Daniel Cloherty, Victoria Steinberg, and Rebecca O’Brien recently obtained a summary judgment in U.S. District Court in Massachusetts on behalf of Northeastern University dismissing two putative class actions against it seeking tuition and fee reimbursement following the school’s shift to primarily remote course instruction and closure of many campus facilities because of the COVID-19 pandemic.
The students in both cases had no reasonable expectation of in-person instruction or unrestricted access to on-campus facilities during a pandemic, found U.S. District Court Judge Richard G. Stearns, as a result of language in the undergraduate and graduate student handbooks and catalogues permitting the school to change the manner of course instruction for reasons beyond its control.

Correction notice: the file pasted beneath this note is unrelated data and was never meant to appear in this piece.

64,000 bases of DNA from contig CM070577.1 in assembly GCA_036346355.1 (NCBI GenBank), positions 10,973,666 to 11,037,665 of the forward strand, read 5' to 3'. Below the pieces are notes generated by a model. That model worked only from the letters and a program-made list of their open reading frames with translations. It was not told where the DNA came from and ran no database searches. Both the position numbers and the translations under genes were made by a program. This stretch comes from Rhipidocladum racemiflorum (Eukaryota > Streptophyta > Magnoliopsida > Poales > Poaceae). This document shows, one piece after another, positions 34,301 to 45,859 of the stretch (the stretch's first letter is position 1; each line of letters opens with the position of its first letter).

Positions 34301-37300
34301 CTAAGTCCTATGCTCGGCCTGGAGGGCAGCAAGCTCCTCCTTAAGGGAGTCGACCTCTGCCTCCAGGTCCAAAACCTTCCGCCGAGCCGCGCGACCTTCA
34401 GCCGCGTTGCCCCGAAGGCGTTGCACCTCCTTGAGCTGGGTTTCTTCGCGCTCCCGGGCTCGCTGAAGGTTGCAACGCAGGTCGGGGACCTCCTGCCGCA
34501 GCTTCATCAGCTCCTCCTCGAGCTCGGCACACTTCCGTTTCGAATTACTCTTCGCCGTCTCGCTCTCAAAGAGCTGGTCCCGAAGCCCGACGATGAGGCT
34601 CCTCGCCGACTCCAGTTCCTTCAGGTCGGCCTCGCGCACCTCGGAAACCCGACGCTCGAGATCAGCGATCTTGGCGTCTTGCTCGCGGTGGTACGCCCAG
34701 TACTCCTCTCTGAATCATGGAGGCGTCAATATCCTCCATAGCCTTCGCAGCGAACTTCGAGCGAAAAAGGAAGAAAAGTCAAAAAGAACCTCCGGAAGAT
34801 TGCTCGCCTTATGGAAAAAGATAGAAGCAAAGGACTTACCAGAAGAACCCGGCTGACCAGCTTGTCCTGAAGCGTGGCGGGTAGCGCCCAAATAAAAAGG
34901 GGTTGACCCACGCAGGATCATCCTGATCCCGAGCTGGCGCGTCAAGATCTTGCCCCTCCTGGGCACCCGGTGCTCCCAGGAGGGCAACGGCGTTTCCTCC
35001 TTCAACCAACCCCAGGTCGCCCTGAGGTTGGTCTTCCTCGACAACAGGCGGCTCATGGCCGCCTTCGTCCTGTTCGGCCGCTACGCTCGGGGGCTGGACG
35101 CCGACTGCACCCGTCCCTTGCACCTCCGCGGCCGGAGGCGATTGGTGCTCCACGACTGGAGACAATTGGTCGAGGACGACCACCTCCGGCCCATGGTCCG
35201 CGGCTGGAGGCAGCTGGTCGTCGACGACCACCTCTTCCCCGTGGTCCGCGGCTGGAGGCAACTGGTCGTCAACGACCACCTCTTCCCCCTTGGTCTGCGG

The plaintiff students conceded that when registering online for Spring 2020 semester classes they acknowledged the availability of the student handbook and catalogue and that they had read them and understood their terms.
“It has long been the rule, and for an important purpose, that a person who signs an acknowledgement that he or she has read and understands the provisions of a document will be held to their word, however strenuously they may later profess ignorance of the contents of that document,” wrote Judge Stearns.
The litigation involving Northeastern University is similar to numerous other lawsuits across the country seeking tuition reimbursement from colleges and universities following the pivot to remote learning caused by the pandemic.